Since childhood, David has been fascinated with understanding how things work. He was naturally drawn to science, and after studying zoology as an undergraduate, decided to become a dentist.

After nearly 20 years of dentistry practice, a personal crisis led David to embark on a new journey. His desire to understand how things worked expanded to include the realm of the emotions, the realm of the heart. He began to wonder, “Why do we behave the way we behave?” In seeking the answer to this question, David made a vocational change.  Now interested in the sources of emotional pain and the methods for healing it, he became a psychotherapist.

As a counselor, David is interested in the science of the heart. He helps clients find emotional healing by first helping them understand how they are made as humans.  Central to his approach is Internal Family Systems (IFS), a very gentle, non-pathologizing and supportive process to resolve inner and outer conflicts. Clarity and perspective is brought to tangled, overwhelming emotions with David’s use of Emotional Stewardship.  In-depth experience and understanding of the 12 Step recovery model aids David in treating addictions of all kinds, substance and/or behavioral.  When working with clients with addictions, David explains the physiology of addiction, bringing objectivity and understanding to the complex nature of the problem. David is gifted in cutting quickly and gently to the heart of the matter, bringing hope and healing.  With these and other methods, David helps people find a way forward through pain and addiction, toward emotional and spiritual awareness and, ultimately, the ability to live a full, authentic life.

David primarily works with individuals or couples struggling with addictions, life trauma or marriage and family problems. He is licensed by the state of Tennessee in Marriage and Family Therapy. He is IFS Level 2 trained in Internal Family Systems (IFS) and Level 2 EMDR (Eye Movement Desensitivity and Reprocessing) trained to resolve trauma and anxiety. In addition to his private practice, David has acquired extensive experience in the field of addictions working in various roles at the nationally renowned Cumberland Heights (CH) Drug and Alcohol Treatment Center.  David has served adult men and women, male adolescents and families whose lives has been affected by the disease of addiction.  David’s roles included Primary Therapist both in the 28-day Family Program and the Intensive Outpatient Program.  David was instrumental in the development and launching of the Extended Care Professional Program at CH.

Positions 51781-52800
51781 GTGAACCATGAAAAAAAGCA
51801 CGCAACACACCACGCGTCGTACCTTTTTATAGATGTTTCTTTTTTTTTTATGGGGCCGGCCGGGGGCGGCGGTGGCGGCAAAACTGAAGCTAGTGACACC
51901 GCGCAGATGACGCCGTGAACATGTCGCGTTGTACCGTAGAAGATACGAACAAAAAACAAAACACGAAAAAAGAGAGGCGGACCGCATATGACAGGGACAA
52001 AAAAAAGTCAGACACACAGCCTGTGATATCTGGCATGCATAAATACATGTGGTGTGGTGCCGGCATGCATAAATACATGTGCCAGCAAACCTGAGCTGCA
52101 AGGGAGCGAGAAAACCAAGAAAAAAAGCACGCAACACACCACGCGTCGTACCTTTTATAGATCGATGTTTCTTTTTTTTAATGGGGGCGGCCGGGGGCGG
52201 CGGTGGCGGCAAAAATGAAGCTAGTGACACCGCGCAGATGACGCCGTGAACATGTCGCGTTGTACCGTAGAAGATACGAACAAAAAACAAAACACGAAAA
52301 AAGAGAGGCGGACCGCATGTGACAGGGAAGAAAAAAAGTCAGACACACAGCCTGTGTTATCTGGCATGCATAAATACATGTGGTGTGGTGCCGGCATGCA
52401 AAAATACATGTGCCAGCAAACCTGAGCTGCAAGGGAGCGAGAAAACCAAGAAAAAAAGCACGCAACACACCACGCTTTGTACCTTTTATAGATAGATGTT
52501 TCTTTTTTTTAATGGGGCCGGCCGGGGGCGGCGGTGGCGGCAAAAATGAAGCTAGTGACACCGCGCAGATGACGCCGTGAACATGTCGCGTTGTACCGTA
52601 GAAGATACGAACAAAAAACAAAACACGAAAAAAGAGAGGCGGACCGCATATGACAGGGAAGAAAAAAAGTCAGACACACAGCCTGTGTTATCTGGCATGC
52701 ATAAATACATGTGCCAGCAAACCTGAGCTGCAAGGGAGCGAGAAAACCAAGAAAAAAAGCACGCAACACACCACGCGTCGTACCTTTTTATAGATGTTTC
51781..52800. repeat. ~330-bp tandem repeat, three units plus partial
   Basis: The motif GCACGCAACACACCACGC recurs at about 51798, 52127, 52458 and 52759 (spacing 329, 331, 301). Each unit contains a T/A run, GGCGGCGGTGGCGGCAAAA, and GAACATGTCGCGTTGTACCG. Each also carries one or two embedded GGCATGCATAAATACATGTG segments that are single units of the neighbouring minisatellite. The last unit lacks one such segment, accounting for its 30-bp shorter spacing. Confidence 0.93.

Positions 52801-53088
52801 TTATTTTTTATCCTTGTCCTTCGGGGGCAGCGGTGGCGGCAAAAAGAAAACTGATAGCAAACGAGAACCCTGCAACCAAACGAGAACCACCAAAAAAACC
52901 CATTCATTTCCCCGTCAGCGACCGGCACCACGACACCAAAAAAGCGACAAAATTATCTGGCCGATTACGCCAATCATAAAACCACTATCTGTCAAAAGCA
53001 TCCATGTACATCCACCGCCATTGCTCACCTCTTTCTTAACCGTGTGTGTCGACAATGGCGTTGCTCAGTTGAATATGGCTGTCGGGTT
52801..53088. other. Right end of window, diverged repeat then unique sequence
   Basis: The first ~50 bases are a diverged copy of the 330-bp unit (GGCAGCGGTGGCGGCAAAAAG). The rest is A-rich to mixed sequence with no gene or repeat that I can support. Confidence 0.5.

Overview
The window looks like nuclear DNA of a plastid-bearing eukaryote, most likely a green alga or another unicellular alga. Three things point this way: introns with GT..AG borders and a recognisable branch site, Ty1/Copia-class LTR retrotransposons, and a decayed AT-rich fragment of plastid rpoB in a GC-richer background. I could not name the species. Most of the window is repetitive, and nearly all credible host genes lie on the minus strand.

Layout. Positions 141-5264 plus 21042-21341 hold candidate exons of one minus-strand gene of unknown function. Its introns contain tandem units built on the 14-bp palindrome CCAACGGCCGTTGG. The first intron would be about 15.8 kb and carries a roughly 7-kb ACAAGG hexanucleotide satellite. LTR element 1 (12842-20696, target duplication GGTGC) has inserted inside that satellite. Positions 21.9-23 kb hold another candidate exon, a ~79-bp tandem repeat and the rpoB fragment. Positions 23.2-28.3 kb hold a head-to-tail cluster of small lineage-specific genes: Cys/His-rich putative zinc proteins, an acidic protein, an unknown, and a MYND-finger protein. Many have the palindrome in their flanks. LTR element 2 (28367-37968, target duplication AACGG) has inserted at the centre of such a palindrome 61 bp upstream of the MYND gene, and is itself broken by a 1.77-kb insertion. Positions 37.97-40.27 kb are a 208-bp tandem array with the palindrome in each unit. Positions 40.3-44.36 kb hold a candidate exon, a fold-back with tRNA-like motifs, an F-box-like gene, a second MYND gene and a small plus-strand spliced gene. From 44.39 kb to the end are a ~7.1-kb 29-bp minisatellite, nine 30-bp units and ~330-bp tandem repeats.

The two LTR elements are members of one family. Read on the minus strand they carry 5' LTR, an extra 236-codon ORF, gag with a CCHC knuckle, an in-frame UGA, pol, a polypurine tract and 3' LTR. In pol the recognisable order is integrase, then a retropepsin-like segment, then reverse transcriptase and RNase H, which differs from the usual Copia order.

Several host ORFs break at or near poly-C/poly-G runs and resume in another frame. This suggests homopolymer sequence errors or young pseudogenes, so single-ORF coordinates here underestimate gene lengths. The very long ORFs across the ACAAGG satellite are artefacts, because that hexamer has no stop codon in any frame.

In addition to his private practice in Brentwood, TN, David is the Director of the Marriage & Family Program at The Center for Professional Excellence (CPE) in Nashville, TN, a 90-day inpatient treatment facility for impaired male professionals.  David’s focus at CPE includes working with the men individually and with their spouses around issues that addiction brings to a marriage.

David served three years active duty in the US Navy, and seven years in the US Naval Active Reserves as a Dental Officer.

 

Areas of Specialization

Marriage and Family                Anxiety/Depression

Addictions                                Anger/Rage

Individual Psychotherapy         Career Changes

Life Trauma                              Life Transitions

Affair Recovery                         Stress Management

 

Seminar/Workshop Topics

Emotional Stewardship

The Physiology of Addiction

Shame Recovery

 

Education

Bachelor of Science, University of Tennessee (Memphis)

Doctor of Dental Surgery (DDS), University of Tennessee (Memphis)

Master of Marriage and Family Therapy (MMFT), Trevecca Nazarene University

 

Professional Licensures/Certifications

Licensed Marriage and Family Therapist in the state of Tennessee

Internal Family Systems (IFS) – Level 1 trained therapist

 

Memberships

American Association of Marriage and Family Therapy (AAMFT)

Tennessee Association of Marriage and Family Therapy (TAMFT)

Nashville Area Association of Christian Counselors (NAACC)

 

 

"The curious paradox is that when I accept myself just as I am, then I can change." ~ Carl Rogers, psychologist (1902-1987)